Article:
Other bits and pieces

Sunday, April 11, 2010

The Wolf and the Winter Cold

Last night I watched the movie '300'. I've seen it before, but what an awesome movie. The beginning of it got me thinking though. They raise their kids to accept pain, to get up when they're kicked to the ground, to wipe off blood and continue to struggle. Then they send their seven year old man children out into the cold wild to fend for themselves. That's pretty much how we raise our kids today, right?

It used to be. Well, maybe not to that extent, but with the same spirit and intent. When we got in trouble, we got paddled. When kids called us names, our parents told us to blow it off or call them a name, but either way, quit whining. Our parents actually used phrases like, “Don't be a baby.” When we got into a fight with a kid at school, our fathers debriefed us on technique. I remember once when my mother, after I was whining about something that happened at school, said, “Well maybe I should just run out and buy the little girl a dress!” Was it insulting? Did it damage my self esteem? Hell yes, and it also had its intended effect. I quit whining, went back to school, dealt with it like a man, and took my dignity back. These are the tools of life. And we all used to get them dished out to us by the dump-truck load.

The overwhelming majority of human accomplishment is born, not out of intelligence, creativity, or sense of well-being, but out of the courage, the tenacity, and the confidence to put one's talents to purpose. It does no utility to a human life to have great talent and yet be too timid to use it. Warren Buffett, for example, is smart, but it takes balls to have taken the financial risks he has taken to get where he is. The same is true of Bill Gates, Zev Siegl, and Martha Stewart (Talk about balls). John Hancock didn't sign his name to the Declaration of Independence in 72 font because his mother used to hold his head to her bosom and whisper, “There there, my precious Johnny, the other boys are just mean, you should go play with your sister.”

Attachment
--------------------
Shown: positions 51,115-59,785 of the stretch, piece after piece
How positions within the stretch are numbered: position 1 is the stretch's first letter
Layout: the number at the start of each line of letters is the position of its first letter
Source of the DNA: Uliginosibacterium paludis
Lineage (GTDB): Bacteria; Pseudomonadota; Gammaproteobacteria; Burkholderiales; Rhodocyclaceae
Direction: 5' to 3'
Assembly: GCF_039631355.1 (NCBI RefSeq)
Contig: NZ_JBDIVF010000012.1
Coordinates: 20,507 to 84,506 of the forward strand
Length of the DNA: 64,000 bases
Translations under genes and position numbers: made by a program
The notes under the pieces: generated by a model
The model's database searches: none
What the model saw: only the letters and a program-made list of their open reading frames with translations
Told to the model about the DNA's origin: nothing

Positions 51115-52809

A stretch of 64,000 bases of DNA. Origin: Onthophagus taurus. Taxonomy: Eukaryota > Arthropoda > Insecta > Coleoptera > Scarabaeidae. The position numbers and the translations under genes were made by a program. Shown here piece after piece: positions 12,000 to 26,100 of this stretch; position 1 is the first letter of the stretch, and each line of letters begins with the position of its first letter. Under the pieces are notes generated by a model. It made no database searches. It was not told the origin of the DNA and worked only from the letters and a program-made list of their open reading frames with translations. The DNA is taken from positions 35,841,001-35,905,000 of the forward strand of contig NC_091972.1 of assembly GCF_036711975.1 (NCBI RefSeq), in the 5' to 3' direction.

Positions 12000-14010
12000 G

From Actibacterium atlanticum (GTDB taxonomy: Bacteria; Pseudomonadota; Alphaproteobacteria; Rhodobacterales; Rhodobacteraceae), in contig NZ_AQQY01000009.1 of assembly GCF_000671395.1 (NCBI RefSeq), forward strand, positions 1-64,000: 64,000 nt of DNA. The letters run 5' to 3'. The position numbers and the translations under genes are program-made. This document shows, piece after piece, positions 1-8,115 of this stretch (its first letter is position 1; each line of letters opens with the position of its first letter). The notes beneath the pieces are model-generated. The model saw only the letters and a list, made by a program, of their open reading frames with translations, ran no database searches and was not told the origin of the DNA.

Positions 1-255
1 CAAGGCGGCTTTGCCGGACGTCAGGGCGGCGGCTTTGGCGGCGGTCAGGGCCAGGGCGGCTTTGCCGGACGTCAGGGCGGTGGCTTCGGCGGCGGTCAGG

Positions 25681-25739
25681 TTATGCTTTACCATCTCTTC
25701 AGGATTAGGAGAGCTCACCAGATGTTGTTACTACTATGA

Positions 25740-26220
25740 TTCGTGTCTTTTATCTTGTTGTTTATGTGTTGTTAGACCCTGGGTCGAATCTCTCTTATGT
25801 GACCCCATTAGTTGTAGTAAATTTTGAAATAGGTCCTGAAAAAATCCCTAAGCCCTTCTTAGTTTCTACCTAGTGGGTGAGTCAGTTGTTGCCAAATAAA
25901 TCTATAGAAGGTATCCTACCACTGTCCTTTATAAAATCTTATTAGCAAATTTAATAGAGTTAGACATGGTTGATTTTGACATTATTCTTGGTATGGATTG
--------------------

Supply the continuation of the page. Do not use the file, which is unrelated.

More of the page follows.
I am willing to venture to make a guess that our current social trend in parenting may be sliding away from the paternal model that created these individuals.

Today, depending on where you are in America, if your child doesn't receive a passing grade on school work, they receive that dreaded 'E'...wait, what? What the hell is an 'E' grade? I had to ask Athena because her report card showed the grading scale A-E. She told me that her teachers told her that 'F' stood for 'fail', and that it made kids feel bad. Well, boo frickin hoo! It's supposed to make them feel bad! Failing is supposed to make you feel bad! You're not supposed to like it—that's the incentive to make decisions in the future so as to experience less of it. Schools haven't been cutting players from sports teams for years now. We wouldn't want to think that hard work and dedication might make the difference between success and failure. And it's just not fair that some kids are born stronger and faster than others, we can't have genetics keeping kids from being on the team. Besides, once they're out of high school, the rest of the world is pretty much a veritable cornucopia of fairness right? Are you kidding me? There's a reason these kids are getting out into the real world today and getting COMPLETELY OWNED!